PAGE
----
What's going on?
The UK “enjoyed” a record heatwave over the summer and it got everybody sweating – including Superdry. The British clothing retailer warned investors on Monday that it’ll make less moolah than expected this year (tweet this), sending its shares down 20%.
What does this mean?
Superdry hangs its hat on keeping customers (super) dry and warm – around 45% of its sales come from cold weather wear. With that cold weather noticeably absent in the UK (where it does nearly a third of its business), continental Europe, and America’s East Coast, it seems Superdry’s customers took a rain check.
As if that weren’t enough, Superdry’s also smarting from currency fluctuations – its hedges, perhaps also wilting in the heat, proved inadequate protection (more below). Altogether, Superdry reckons its annual profit will be some $24 million lower than previously expected. Still, at least things aren’t quite Sears-level bad…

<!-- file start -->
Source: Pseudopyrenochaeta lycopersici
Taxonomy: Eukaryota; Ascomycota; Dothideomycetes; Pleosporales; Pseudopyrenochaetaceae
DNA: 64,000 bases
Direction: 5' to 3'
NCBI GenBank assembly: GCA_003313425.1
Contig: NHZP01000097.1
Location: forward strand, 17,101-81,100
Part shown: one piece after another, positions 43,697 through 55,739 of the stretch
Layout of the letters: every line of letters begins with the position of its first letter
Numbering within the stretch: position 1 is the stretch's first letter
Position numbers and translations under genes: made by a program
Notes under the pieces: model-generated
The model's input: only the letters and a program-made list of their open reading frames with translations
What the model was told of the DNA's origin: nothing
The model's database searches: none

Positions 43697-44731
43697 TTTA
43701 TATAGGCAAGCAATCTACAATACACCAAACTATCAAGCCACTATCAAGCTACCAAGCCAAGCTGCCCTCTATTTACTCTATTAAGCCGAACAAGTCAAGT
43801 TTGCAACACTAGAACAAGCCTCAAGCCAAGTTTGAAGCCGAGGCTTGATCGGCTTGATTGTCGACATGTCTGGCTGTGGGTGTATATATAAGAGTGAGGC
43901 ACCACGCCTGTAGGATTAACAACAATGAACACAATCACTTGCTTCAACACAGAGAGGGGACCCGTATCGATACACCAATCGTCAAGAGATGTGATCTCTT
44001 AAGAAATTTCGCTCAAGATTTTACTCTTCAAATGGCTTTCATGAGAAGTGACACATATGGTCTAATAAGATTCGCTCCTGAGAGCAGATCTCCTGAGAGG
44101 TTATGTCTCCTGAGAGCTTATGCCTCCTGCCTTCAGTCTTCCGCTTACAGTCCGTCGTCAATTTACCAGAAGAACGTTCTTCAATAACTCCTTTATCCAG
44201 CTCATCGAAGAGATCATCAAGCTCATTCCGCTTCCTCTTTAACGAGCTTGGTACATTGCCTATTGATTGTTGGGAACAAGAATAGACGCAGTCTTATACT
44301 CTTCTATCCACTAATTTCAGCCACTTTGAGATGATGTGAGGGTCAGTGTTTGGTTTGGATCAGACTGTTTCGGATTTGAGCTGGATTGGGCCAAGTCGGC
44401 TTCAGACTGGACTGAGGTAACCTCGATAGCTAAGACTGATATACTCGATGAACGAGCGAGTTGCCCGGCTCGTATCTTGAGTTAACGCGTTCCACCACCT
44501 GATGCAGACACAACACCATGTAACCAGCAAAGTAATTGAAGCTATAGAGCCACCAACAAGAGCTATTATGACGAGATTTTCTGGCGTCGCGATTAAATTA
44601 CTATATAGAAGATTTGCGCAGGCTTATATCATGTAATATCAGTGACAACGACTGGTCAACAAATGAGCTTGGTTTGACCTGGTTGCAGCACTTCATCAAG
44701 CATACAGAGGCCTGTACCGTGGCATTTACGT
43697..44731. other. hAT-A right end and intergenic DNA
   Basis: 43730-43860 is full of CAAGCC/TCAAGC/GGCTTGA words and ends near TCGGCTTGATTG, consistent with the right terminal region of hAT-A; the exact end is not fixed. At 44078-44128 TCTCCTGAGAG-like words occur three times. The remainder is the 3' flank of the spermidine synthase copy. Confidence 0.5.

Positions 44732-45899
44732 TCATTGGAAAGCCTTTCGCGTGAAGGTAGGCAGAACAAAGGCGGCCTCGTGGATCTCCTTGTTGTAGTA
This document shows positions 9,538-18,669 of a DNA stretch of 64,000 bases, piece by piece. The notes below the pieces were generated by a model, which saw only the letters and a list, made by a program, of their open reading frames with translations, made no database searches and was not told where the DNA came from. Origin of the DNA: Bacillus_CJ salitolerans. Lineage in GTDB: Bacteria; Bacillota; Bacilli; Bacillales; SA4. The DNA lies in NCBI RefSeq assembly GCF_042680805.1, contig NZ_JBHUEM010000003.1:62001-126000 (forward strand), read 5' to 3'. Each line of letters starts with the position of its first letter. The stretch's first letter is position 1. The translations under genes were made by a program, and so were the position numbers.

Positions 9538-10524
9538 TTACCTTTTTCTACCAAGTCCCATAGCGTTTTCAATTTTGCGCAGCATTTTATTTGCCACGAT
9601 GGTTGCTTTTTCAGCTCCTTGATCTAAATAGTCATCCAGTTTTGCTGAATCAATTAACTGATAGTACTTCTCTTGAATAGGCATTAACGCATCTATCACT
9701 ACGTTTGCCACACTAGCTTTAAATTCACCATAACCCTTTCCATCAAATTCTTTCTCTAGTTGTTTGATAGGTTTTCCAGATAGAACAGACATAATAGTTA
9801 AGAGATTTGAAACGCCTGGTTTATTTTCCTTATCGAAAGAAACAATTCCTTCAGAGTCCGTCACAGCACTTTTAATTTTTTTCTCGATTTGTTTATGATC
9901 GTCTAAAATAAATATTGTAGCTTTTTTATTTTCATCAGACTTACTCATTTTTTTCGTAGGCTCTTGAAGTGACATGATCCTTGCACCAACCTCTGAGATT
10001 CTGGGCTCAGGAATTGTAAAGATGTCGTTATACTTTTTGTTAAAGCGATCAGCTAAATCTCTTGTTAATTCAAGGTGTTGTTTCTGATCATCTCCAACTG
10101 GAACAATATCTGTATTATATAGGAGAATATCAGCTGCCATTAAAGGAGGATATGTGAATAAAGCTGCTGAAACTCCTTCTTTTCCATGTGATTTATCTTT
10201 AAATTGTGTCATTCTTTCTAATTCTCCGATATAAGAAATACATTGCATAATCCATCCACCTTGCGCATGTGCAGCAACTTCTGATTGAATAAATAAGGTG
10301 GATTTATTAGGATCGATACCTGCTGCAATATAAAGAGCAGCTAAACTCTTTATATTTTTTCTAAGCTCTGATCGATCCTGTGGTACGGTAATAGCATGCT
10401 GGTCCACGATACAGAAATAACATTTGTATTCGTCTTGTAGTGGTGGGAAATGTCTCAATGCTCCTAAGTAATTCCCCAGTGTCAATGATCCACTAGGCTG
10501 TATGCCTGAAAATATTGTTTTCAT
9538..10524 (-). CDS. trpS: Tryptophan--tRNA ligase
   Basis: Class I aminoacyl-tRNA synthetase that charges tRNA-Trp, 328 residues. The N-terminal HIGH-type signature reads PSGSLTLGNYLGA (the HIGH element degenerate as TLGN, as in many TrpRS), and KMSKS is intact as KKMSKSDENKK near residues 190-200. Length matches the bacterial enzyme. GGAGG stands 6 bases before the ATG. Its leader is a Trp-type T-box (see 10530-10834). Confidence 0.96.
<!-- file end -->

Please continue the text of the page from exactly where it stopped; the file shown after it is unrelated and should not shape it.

Why should I care?
For markets: Hedging can be complex.
For global companies like Superdry that have sales and costs all over the world, currency fluctuations can be a bit of a pain. They can be unpredictable, making it hard to forecast and budget accurately. So companies often hedge, buying a bunch of currencies that they’ll need in the future ahead of time. This gives them a fixed exchange rate and more clarity over costs – so fluctuations should have less of an impact. But this year, Superdry’s usual hedging arrangements didn’t work out as planned.
The bigger picture: Clothing retailers must adapt or die.
Superdry wasn’t the only one sweltering in the heat – other retailers like Zara and Zalando have been sweating cash, too. Superdry normally makes around 75% of its profit in the second half of the year – i.e. winter in the northern hemisphere. But with winters warming globally, it needs to adapt (as it’s trying to do with a plan to diversify and reduce reliance on winter sales) or die. Then again, it’s not alone…